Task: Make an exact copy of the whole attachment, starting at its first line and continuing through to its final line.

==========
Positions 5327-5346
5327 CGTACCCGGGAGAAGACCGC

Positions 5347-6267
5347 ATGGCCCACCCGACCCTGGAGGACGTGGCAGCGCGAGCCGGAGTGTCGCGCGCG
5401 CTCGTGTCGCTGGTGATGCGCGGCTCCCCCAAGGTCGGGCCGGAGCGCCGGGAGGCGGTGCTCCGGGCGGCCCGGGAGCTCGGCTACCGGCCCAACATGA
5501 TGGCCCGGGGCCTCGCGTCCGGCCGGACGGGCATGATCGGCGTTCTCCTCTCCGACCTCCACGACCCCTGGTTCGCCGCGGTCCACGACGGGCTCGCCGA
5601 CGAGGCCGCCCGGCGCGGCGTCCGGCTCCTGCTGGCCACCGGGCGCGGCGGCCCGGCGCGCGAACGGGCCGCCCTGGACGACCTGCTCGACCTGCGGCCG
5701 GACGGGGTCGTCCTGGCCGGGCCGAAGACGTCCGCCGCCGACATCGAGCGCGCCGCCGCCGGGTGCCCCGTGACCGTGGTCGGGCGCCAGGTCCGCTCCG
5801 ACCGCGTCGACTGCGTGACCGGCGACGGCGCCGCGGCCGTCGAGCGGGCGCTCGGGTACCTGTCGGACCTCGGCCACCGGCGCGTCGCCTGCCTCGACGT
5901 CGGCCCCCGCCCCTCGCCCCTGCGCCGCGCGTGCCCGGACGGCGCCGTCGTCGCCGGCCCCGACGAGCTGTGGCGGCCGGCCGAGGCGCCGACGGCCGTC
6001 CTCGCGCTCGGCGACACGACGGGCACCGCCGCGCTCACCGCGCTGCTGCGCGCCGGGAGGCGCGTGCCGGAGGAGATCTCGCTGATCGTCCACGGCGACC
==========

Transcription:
Positions 5327-5346
5327 CGTACCCGGGAGAAGACCGC

Positions 5347-6267
5347 ATGGCCCACCCGACCCTGGAGGACGTGGCAGCGCGAGCCGGAGTGTCGCGCGCG
5401 CTCGTGTCGCTGGTGATGCGCGGCTCCCCCAAGGTCGGGCCGGAGCGCCGGGAGGCGGTGCTCCGGGCGGCCCGGGAGCTCGGCTACCGGCCCAACATGA
5501 TGGCCCGGGGCCTCGCGTCCGGCCGGACGGGCATGATCGGCGTTCTCCTCTCCGACCTCCACGACCCCTGGTTCGCCGCGGTCCACGACGGGCTCGCCGA
5601 CGAGGCCGCCCGGCGCGGCGTCCGGCTCCTGCTGGCCACCGGGCGCGGCGGCCCGGCGCGCGAACGGGCCGCCCTGGACGACCTGCTCGACCTGCGGCCG
5701 GACGGGGTCGTCCTGGCCGGGCCGAAGACGTCCGCCGCCGACATCGAGCGCGCCGCCGCCGGGTGCCCCGTGACCGTGGTCGGGCGCCAGGTCCGCTCCG
5801 ACCGCGTCGACTGCGTGACCGGCGACGGCGCCGCGGCCGTCGAGCGGGCGCTCGGGTACCTGTCGGACCTCGGCCACCGGCGCGTCGCCTGCCTCGACGT
5901 CGGCCCCCGCCCCTCGCCCCTGCGCCGCGCGTGCCCGGACGGCGCCGTCGTCGCCGGCCCCGACGAGCTGTGGCGGCCGGCCGAGGCGCCGACGGCCGTC
6001 CTCGCGCTCGGCGACACGACGGGCACCGCCGCGCTCACCGCGCTGCTGCGCGCCGGGAGGCGCGTGCCGGAGGAGATCTCGCTGATCGTCCACGGCGACC